Guest post by Cure Dolly
Following the main article on the real meaning of Christmas, I should like to show how the real Midwinter Event lives on in the human imagination when freed from constraints.
Some time ago, this site published an article on Nausicaa of the Valley of the Wind and its religious imagery, which seems like a direct allegory of the Mythos of God the Daughter in The Gospel of Our Mother God.
Naturally it was not such an allegory in the sense of either being consciously intended or directly referring to that particular story. Rather it was presenting Archetypal events that are fundamental to our deeper metaphysical understanding of the world.
In the West, this metaphysical vision has been largely blunted by both Christianity and its "dark twin", rationalist-materialism. In Japan, which still maintains, in many areas of life and culture, a broadly "animistic" view of things, it is much easier for the deeper vision to emerge in fiction.
In the West, the exclusivist view of Christianity is opposed by its mirror-image, the exclusivist view of "scientific" materialism. Between them they have also spawned strange hybrids such as the New Age Movement that take on aspects of both.
The extent to which these closely related ideologies form a kind of pincer movement, closing the heart and imagination to other ways of looking at the world, is little understood in the West. This is because the West really has become almost incapable of seeing other ways of looking at the world.
In Japan, Christmas is extremely popular. It is understood to be a Christian festival, but the exclusivist vision is so alien to the Japanese mind that it is really not a factor. Such notions as substituting the word "Holiday" for "Christmas" in order to de-Christianize it would seem completely meaningless. Most Japanese people take elements from Buddhism, Shinto, and Confucianism as part of their daily lives. Taking something from Christianity too is perfectly normal in their eyes.
But this does not mean that their Christmas is in any sense Christian.
Being freed from the Christian/Reverse-Christian dogmatism of Western thinking, the Japanese imagination is free to rediscover the Winter Solstice Urmythos—the real meaning of Christmas.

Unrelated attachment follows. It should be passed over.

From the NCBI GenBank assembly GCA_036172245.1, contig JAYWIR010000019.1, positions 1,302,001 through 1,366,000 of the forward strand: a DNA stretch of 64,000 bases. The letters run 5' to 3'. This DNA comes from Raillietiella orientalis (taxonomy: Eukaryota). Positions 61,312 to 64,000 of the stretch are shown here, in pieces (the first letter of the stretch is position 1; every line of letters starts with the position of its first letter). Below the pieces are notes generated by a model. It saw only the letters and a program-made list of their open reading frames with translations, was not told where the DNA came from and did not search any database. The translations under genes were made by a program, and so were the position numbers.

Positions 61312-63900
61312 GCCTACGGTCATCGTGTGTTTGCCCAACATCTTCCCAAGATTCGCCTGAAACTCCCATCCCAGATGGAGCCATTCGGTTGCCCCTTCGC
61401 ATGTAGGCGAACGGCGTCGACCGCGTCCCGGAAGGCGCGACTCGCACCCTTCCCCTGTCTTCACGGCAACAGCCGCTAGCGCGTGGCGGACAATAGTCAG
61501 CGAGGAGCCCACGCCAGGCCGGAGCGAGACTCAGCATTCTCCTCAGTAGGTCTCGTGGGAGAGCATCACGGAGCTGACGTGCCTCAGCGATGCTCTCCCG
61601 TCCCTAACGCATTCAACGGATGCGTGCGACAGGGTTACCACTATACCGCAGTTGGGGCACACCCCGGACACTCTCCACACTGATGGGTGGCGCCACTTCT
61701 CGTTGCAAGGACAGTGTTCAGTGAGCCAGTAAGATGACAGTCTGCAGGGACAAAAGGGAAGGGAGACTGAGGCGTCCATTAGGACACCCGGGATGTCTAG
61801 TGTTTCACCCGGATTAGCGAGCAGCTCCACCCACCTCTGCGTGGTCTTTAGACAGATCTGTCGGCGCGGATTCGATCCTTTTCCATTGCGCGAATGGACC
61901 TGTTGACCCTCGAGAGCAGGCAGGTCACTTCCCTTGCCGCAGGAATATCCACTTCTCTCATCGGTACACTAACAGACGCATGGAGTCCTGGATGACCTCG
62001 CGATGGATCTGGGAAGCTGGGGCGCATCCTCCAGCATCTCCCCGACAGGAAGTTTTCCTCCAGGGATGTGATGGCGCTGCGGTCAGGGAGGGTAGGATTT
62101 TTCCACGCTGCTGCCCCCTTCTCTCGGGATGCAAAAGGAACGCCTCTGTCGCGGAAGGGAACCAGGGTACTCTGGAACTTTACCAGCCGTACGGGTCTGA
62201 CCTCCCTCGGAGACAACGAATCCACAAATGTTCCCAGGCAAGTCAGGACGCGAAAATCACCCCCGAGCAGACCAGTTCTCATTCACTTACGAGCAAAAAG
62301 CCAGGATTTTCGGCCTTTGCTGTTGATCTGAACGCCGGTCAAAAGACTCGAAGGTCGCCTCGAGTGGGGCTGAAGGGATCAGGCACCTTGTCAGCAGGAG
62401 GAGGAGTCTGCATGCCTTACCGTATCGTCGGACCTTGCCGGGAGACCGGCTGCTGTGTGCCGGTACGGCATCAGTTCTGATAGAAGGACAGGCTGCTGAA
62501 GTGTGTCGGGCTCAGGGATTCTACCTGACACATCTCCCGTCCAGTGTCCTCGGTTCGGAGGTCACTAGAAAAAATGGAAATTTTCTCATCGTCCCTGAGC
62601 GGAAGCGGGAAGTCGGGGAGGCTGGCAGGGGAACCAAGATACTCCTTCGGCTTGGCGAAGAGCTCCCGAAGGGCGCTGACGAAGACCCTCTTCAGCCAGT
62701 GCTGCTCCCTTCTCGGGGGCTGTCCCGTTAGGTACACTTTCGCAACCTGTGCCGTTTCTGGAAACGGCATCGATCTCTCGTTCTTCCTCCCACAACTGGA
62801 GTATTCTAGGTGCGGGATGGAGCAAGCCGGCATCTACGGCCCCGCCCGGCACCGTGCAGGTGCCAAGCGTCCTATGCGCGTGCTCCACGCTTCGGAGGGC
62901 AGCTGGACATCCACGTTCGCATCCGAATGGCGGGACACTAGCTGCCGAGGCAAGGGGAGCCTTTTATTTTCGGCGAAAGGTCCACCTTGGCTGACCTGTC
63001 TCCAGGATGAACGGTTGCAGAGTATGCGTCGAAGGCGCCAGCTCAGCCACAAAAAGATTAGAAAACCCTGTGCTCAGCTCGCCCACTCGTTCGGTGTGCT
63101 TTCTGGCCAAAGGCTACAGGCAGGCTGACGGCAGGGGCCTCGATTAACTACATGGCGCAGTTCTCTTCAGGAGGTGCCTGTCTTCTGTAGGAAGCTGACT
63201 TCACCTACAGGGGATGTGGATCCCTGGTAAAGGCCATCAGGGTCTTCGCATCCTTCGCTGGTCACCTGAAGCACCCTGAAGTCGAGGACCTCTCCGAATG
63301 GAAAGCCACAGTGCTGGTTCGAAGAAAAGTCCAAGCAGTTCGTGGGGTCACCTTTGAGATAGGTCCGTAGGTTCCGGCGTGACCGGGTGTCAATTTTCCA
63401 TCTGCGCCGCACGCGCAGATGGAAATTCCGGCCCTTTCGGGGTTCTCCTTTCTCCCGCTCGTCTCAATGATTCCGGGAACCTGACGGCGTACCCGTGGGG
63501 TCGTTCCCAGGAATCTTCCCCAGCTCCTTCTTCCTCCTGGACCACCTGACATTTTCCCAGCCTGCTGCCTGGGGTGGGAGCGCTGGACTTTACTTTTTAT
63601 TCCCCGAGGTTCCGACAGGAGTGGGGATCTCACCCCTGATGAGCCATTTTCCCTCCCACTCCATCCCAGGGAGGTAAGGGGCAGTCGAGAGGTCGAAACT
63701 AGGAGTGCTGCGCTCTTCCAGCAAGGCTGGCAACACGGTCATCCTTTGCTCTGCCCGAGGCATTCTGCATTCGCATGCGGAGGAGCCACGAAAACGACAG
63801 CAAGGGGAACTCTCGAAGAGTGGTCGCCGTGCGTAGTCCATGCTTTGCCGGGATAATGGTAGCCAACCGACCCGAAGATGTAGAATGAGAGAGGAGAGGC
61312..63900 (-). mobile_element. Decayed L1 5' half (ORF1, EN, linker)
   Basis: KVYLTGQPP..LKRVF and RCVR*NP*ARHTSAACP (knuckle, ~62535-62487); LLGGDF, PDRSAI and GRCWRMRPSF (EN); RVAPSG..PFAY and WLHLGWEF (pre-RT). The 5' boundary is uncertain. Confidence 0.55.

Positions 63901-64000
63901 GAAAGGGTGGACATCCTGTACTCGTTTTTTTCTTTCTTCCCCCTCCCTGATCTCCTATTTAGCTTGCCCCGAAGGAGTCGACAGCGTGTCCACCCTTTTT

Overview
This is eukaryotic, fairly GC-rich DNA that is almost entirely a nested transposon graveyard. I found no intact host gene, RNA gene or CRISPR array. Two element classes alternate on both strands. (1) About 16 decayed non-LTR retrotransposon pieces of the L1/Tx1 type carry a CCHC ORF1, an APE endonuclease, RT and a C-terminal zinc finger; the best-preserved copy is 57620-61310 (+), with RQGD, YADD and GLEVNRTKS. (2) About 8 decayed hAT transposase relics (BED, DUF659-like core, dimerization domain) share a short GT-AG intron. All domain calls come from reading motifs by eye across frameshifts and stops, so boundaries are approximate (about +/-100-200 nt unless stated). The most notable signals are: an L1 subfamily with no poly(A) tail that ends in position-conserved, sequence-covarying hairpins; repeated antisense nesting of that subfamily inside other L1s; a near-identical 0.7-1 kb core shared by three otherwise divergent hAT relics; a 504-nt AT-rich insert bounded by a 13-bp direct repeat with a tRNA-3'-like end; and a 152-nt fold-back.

I was fascinated to see this in the Anpanman special entitled Anpanman no Jin-Jin-Jingle Bells. Anpanman is an extremely popular character among small children in Japan and, to some extent, other parts of Asia too. Many of the longer movies are, perhaps surprisingly, very moving little epics of considerable metaphysical depth. I and others have spoken at length elsewhere about the astonishing metaphysical profundity and accuracy of certain Japanese anime aimed ostensibly at children (here is a sample in case you are interested).
In Anpanman's Jin-Jin-Jingle Bells, the real meaning of Christmas is told in the most fundamental way. The premise of the story is precisely the "natural" decline into darkness of the world. It is explained early on that every year the Christmas Flame (kurisumasu no honoo) is lit because if it were not, or if the flame were to die:
Christmas Eve would be engulfed in darkness. (More literally, choked or stuffed with darkness).
This is referred to as kurayami no yoru, the Night of Darkness. Kurayami is a strong term for dark, meaning literally black-dark. This black-dark night is what Christmas Eve (the Winter Solstice) would naturally be, without the intervention of the Flame of Christmas.
When the children first hear of this they are terrified, but they are assured that the Christmas Flame will ensure that Christmas Eve is a time of joy and not Darkness. This is the real meaning of Christmas re-told as a simple allegory.
The Flame of Christmas is lit by the Light-bearer Candle-chan, who is in fact a living candle bearing her own light. She is literally the Light of the World.
In the Christmas-flame ceremony, Candle-chan ascends her throne in an interestingly cave-like setting and meditates until her flame grows so great it lights up each of the candle-people who are her immediate subjects (light-beings, angels?).